I realize that the position I am taking in these blogs is substantively different than the default position of many of my readers. I only ask that you be willing to consider that the questions I raise are legitimate questions. Maybe the answers I have formed for these questions are not the best, they certainly are not infallible (no one, to my knowledge, has ever proposed that I be named Pope), but they are the best, most studied responses I have come up with.
Today, Evangelicalism is hemorrhaging. More and more persons are leaving the Evangelical churches. The growth of the emergent church, the New Monastic movement, and others have become havens for those who wish to retain an identity that is congruent with their giving Jesus a central role in faith. Many are the reasons why people leave Evangelicalism. Here are a few:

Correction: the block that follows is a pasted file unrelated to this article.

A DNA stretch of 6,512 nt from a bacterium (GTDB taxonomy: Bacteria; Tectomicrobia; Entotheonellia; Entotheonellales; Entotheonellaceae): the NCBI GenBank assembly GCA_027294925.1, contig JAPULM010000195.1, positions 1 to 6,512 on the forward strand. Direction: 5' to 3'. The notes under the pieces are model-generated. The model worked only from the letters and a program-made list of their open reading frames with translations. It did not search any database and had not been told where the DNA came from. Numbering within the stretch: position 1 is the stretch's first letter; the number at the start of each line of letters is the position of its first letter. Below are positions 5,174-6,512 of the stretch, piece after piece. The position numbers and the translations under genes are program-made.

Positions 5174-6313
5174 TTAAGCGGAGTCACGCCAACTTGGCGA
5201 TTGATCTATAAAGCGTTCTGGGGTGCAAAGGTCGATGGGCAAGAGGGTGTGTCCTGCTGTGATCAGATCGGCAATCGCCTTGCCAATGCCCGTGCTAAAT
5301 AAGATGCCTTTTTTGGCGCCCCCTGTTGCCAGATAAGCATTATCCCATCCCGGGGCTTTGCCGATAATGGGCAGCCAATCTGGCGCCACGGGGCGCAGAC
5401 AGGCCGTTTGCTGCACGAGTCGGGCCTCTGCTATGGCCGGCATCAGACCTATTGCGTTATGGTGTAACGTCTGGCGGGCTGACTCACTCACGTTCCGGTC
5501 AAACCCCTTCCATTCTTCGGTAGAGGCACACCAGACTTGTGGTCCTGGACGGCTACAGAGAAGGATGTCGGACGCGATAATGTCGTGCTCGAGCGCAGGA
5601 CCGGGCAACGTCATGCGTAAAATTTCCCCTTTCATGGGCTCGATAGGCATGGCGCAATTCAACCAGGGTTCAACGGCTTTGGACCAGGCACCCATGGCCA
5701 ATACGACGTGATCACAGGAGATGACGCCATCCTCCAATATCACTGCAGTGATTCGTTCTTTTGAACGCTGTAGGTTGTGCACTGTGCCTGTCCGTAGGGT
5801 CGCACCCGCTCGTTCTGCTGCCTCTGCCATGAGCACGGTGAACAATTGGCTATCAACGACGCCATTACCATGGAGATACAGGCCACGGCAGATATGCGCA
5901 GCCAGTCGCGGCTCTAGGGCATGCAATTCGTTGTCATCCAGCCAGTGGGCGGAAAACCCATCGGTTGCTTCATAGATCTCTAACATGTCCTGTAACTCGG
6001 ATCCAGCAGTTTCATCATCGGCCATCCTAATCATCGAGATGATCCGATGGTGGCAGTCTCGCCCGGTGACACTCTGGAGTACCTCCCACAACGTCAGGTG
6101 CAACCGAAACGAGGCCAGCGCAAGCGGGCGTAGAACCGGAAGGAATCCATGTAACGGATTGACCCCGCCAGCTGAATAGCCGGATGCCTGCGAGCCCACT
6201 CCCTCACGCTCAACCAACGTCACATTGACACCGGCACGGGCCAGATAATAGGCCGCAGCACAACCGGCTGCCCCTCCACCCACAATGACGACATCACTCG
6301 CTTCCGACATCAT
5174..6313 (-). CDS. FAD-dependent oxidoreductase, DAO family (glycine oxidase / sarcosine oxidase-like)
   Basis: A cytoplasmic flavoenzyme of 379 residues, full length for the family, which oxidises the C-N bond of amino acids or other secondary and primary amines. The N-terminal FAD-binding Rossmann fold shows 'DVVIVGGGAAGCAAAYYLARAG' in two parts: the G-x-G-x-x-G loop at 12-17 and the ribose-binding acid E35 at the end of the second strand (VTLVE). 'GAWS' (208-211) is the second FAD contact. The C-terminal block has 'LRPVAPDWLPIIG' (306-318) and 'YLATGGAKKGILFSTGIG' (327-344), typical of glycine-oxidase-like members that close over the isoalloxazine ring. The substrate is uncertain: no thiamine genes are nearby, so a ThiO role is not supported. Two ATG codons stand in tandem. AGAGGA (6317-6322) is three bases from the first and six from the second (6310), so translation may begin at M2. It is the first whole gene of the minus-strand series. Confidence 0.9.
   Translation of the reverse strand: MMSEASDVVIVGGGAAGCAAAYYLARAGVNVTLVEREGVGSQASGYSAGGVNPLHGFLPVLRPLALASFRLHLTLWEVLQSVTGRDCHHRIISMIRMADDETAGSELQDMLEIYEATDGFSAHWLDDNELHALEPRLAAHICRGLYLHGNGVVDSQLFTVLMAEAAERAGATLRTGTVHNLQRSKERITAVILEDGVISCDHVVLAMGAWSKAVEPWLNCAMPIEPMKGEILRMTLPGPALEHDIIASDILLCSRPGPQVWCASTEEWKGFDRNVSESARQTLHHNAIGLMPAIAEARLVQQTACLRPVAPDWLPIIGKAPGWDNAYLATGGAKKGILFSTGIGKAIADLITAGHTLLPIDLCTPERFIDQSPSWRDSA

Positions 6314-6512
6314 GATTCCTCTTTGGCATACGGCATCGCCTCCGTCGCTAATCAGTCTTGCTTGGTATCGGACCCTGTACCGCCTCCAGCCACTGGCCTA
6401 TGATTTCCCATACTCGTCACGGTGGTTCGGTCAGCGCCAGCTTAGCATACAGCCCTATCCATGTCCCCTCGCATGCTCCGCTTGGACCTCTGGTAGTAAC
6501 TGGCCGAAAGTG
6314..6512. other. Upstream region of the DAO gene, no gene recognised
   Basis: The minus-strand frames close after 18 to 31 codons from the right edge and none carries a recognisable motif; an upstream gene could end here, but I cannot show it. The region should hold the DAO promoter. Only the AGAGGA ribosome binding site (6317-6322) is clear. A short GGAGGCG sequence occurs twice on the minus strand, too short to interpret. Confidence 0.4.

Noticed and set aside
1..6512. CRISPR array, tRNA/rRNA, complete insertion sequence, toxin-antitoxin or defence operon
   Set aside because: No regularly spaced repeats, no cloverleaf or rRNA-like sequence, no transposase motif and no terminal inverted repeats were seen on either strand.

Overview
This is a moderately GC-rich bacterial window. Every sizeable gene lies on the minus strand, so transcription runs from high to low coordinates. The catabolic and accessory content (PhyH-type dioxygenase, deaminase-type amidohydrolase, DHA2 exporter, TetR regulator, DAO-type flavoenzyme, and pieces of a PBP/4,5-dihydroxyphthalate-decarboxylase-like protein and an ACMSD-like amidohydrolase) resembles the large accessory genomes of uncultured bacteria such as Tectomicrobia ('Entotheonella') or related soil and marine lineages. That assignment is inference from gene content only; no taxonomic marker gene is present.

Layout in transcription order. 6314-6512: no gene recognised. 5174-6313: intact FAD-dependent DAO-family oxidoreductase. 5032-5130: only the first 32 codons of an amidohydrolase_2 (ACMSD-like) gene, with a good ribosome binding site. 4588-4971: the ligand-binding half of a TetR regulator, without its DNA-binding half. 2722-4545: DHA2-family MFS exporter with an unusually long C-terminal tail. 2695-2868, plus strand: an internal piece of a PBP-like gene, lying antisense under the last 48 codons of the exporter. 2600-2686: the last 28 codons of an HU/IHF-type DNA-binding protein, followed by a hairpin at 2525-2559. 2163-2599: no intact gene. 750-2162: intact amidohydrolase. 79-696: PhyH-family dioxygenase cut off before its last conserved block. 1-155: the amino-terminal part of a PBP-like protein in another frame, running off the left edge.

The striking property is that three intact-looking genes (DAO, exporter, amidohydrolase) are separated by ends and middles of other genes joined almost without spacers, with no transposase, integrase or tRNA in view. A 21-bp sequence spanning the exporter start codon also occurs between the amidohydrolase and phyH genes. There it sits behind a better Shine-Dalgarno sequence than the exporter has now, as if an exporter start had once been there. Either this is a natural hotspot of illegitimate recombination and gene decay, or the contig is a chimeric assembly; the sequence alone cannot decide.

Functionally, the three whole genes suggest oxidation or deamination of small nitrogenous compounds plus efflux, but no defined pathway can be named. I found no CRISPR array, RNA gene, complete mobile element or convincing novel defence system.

- The demand for intellectual certainty is not real in the modern world.
- Evangelical churches are perceived as bastions of legalism.
- Hypocrisy: Where faith and life do not seem to meet.
- Intolerance: Where walls are more important than doors.
- Politics: Where faith and cultural ideologies have merged and blurred.
- Economics: Where faith and blessing are conceived of in terms of financial gain or social success or fame.
These are just a few reasons why people I speak to have left the Evangelical tradition. Too many Evangelicals look more middle class American than they do a first century impoverished preacher of the peace and justice of God’s reign. That great critic of Christianity, Nietzsche observed over a hundred years ago that Christians didn’t look much like Jesus. When I attend Evangelical church services I hear and see far more about what it means to be American than I do what it means to follow Jesus.